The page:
I found this book illuminating and entertaining. I've read Darwin, but I am not a scientist, so some of the theoretical explanations went a bit too deep for me. But de Queiroz works hard to engage the non-scientist and his enthusiasm for his subject is hard to resist. He brings to life many interesting historical characters, such as the gentleman-explorer who influenced Darwin and the passionate, if wrong-headed, Leon Croizat, who thought Darwin "congenitally not a thinker."
    The reader does a great job with material which, while very well written, can be dense in its exhaustive detail.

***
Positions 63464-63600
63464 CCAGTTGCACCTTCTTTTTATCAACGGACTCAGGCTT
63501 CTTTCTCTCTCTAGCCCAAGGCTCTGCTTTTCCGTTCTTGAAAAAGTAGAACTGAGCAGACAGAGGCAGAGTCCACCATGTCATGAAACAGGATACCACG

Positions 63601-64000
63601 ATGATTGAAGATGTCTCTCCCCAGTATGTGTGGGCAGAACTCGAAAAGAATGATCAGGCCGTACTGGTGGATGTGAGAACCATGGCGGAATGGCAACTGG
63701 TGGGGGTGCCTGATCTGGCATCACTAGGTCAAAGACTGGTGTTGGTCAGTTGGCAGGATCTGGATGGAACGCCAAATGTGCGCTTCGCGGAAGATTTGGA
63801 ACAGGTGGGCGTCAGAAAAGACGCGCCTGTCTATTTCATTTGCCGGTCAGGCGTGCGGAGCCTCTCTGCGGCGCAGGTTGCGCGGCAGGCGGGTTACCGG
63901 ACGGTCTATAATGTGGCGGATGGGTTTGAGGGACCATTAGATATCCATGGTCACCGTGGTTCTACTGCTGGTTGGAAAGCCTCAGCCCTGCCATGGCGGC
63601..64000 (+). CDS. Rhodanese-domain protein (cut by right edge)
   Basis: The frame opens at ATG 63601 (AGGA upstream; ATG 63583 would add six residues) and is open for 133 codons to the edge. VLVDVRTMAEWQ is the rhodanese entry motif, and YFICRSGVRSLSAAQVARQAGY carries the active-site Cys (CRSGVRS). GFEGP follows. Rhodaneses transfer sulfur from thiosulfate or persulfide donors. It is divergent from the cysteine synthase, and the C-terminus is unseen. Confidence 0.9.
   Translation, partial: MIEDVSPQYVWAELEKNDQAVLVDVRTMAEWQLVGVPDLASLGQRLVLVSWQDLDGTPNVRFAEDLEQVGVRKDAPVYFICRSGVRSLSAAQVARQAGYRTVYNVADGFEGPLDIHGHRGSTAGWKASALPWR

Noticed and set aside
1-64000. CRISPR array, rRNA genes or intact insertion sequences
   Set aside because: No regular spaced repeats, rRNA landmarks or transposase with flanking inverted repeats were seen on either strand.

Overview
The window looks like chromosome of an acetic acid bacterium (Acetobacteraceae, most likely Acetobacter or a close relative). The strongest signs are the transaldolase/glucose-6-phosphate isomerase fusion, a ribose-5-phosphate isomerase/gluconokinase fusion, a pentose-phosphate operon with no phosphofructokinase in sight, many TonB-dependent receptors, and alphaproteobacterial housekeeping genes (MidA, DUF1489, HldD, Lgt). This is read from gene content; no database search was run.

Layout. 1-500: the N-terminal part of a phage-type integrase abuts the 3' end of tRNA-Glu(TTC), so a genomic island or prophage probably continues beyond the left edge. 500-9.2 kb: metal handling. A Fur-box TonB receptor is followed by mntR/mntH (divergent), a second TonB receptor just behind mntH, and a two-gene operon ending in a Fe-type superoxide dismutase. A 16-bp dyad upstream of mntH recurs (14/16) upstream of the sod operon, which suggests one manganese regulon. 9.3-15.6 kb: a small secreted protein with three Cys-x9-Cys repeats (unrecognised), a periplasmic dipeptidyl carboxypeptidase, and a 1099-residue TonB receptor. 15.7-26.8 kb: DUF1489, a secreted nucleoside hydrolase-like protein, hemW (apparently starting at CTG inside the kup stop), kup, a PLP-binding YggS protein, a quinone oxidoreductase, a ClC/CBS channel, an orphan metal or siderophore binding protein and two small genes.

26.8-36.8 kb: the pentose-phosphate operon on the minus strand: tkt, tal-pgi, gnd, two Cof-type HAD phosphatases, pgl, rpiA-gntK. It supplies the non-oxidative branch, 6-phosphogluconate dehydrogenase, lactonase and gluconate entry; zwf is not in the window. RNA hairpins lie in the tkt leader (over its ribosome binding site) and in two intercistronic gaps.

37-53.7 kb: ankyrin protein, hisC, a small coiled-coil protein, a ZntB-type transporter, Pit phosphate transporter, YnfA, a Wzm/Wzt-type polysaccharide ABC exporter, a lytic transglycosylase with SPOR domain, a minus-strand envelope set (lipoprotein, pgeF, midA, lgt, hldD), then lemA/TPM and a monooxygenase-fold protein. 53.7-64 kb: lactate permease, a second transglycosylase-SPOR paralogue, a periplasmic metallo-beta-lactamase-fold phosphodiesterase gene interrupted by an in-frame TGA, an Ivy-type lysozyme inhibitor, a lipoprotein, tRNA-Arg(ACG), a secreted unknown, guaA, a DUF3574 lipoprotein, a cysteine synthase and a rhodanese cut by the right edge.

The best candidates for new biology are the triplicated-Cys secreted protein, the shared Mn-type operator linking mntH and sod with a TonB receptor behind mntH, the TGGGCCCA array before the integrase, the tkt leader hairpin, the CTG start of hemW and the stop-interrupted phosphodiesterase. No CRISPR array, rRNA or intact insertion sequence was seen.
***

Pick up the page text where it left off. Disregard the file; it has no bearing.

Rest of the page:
I bought this book on a whim and I'm very glad I did. I learned a lot.

    2 of 2 people found this review helpful
  • Persuasion

    • UNABRIDGED (8 hrs and 47 mins)
    • By Jane Austen
    • Narrated By Juliet Stevenson
    • Whispersync for Voice-ready
    Overall
    (1520)
    Performance
    (1140)
    Story
    (1154)

    Anne Elliot has grieved for seven years over the loss of her first love, Captain Frederick Wentworth. But events conspire to unravel the knots of deceit and misunderstanding in this beguiling and gently comic story of love and fidelity.

    Emily - Audible says: "Juliet Stevenson is Simply Amazing"
    "Great tale, well told and read"
    Overall
    Performance
    Story

    This is one of my favorite Austen novels and I loved the BBC Radio 4 version with Juliet Stevenson in the role of Anne Elliot. She seems to understand the heroine's inner conflicts better than anyone else. Stevenson brings all of her sensitivity and training as an actress to this reading. Simply beautifully done.